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category_outlined / Art & Architecture
Architectural DigestArchitectural Digest

Architectural Digest April 2018

Architectural Digest is the world's foremost design authority, showcasing the work of top architects and interior decorators. It continues to set new benchmarks for how to live well—what to buy, what to see and do, where to travel, and who to watch on the fast-paced, multifaceted global design scene.

Country:
United States
Language:
English
Publisher:
Conde Nast US
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$29.99
11 Issues

IN THIS ISSUE

access_time1 min.
editor’s letter

“My life is about having relationships with people who trust me to tell their story.”—Interior designer Monique Gibson Decorators, architects, furniture makers, landscape designers—these are AD’s rock stars. Indeed, they do provide the visual narration to other people’s stories. I admit that I especially look forward to our annual April issue, when we photograph these talents in their own homes and get them to open up about themselves. This moment of truth is so revealing, and all of these pros are generous for sharing. In this issue, feast your eyes on the lush Tangier villa of the refined U.K.-based decorator Veere Grenney; visit the vast Provençal grounds and gardens of the influential French designer Pierre Yovanovitch, designed by garden maestro Louis Benech; and glimpse into the glorious Malta pleasure palace of…

access_time2 min.
practical joke

In the early 1930s, Dutch department store Metz & Co. asked Gerrit Rietveld to do something unprecedented: design a chair for mass production. The architect agreed, proposing a Z-shaped perch made from four slices of sturdy elm supported by dovetail joints and metal screws. It was no standard seat, but to everyone’s surprise the armless, legless, cantilevered form—a mere sliver in profile—was simultaneously comfortable and sturdy. “It is not a chair but a designer’s joke,” Rietveld famously said of his Zig-Zag. Creatives of all stripes were taken with its smart craftsmanship: Several decades later, artist Donald Judd placed five around a dining table at his New York place, 101 Spring Street, and two more at his Architecture Office in Marfa, Texas. In an arty advertising campaign, Karl Lagerfeld deemed it a favorite. “It’s simple…

access_time1 min.
metalhead

GABRIELLE SHELTON’S WORKSHOP isn’t for the timid. The shrieking buzz of machines cutting metal fills the air at the 2,500-square-foot Brooklyn garage. But its fearless leader, outfitted in overalls with a skullcap pulled over her golden curls, feels right at home. Since founding Shelton Studios 18 years ago, the architectural metalworker has created library ladders and staircases for the likes of Richard Serra, Annabelle Selldorf, Naomi Watts, and husband-and-wife photography duo Inez and Vinoodh. Shelton met her husband, Evan Snyderman, cofounder of R & Co., when the gallery commissioned her to make a staircase. “I had never built one before,” says Shelton, who studied sculpture at the Art Institute of Chicago. “But I said, ‘Of course I can do a staircase!’” It’s safe to say she nailed it: Snyderman proposed…

access_time2 min.
shape shifter

Christopher Chiappa is sick of people asking why he’s making tables. “This is not just a table,” he says at his Long Island City, Queens, studio. “It’s a painting. And a sculpture.” Sixteen years ago, after a prolonged creative dry spell, the conceptual artist began crafting furniture—a project he considered unrelated to his art practice. “I needed a coffee table, so I started making ones out of Styrofoam and resin,” he explains. “Next I needed a stool.” Those multiplied, each seat painted in hues that he selected by throwing darts at a Benjamin Moore color wheel. “I would not have had the audacity to paint or sculpt freehand,” explains Chiappa, “but I never felt intimidated by furniture.” Chiappa has since gone on to fill his studio with benches, tables, and…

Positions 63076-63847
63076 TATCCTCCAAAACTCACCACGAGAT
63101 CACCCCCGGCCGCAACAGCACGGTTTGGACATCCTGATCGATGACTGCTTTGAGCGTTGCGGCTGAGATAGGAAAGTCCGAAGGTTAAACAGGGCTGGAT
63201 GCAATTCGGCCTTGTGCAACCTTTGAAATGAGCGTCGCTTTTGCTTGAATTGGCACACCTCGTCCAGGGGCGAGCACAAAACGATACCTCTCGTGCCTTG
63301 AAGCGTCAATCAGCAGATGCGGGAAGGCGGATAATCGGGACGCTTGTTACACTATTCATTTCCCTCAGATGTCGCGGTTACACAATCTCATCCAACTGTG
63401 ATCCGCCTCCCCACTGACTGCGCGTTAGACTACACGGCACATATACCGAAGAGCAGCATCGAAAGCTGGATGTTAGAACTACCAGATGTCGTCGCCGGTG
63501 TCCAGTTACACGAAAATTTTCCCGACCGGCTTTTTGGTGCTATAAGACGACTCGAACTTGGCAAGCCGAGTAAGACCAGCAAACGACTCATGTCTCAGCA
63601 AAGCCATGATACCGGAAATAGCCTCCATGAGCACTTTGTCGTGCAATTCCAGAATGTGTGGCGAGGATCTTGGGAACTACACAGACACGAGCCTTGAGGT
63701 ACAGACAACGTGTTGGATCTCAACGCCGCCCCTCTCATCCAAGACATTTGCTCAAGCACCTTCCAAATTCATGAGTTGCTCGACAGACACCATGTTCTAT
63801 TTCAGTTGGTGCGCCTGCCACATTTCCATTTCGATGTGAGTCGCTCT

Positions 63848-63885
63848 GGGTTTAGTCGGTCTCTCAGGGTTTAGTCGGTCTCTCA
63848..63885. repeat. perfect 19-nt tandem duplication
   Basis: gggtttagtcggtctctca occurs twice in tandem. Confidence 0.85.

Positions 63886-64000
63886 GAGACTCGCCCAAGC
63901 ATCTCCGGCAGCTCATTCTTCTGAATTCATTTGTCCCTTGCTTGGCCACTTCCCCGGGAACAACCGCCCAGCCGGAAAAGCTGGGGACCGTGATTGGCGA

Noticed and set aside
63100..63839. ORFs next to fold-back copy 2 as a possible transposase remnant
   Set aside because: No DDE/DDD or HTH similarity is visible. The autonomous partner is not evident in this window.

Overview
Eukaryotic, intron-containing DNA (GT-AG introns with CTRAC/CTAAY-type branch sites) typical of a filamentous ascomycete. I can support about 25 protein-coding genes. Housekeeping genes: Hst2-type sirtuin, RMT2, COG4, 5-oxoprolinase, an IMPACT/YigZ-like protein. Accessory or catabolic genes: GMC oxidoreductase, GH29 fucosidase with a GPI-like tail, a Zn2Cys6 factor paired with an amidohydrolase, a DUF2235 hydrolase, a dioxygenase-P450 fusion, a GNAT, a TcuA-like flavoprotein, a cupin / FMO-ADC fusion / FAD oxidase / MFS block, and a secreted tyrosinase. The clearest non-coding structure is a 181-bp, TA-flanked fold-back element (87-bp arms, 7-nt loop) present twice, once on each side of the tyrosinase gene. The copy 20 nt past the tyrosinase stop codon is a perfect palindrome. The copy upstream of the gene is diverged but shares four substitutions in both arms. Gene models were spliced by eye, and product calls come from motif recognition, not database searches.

access_time3 min.
ave maria

Maria Pergay has designed some of the most famous metal furnishings of the last century, from wavelike daybeds to a multipart cocktail table that resembles an archipelago. But the unstoppable matron of modernism—born in Romania, based in France, and now in her 88th year—lives with very few of her own creations, the most iconic being the Ring chair, which she created in 1968 after being inspired by the coiling shape left over from peeling an orange. “It is the fruit, if you will, of my first artistic success,” Pergay says, smiling. Two of those supple, if penitential, seats welcome visitors in the entrance hall of her house in Béziers, a sun-kissed town in the South of France. They are made of stainless steel, her material of choice since the 1960s. “Copper…

access_time2 min.
street smarts

Tomas Maier craves authenticity. “Everything is so globalized, with so many stores that look alike in cities that have tons of personality,” says Bottega Veneta’s creative director. That realization has led him to develop retail spaces under the Maison rubric, flagships in which the materials, palettes, and details subtly honor their locations. The latest Maison Bottega Veneta recently launched in Manhattan, following those in Milan and Beverly Hills, and it is the biggest: 15,000 seductive square feet of menswear, womenswear, accessories, and furniture spread over three 19th-century townhouses at 740 Madison Avenue. The exteriors have been restored to Age of Innocence perfection—Maier, a passionate architecture buff, is on World Monuments Fund’s advisory committee—grounding the store in the city’s streetscape narrative. Which, neatly enough, includes the brand itself. “Bottega Veneta opened its…

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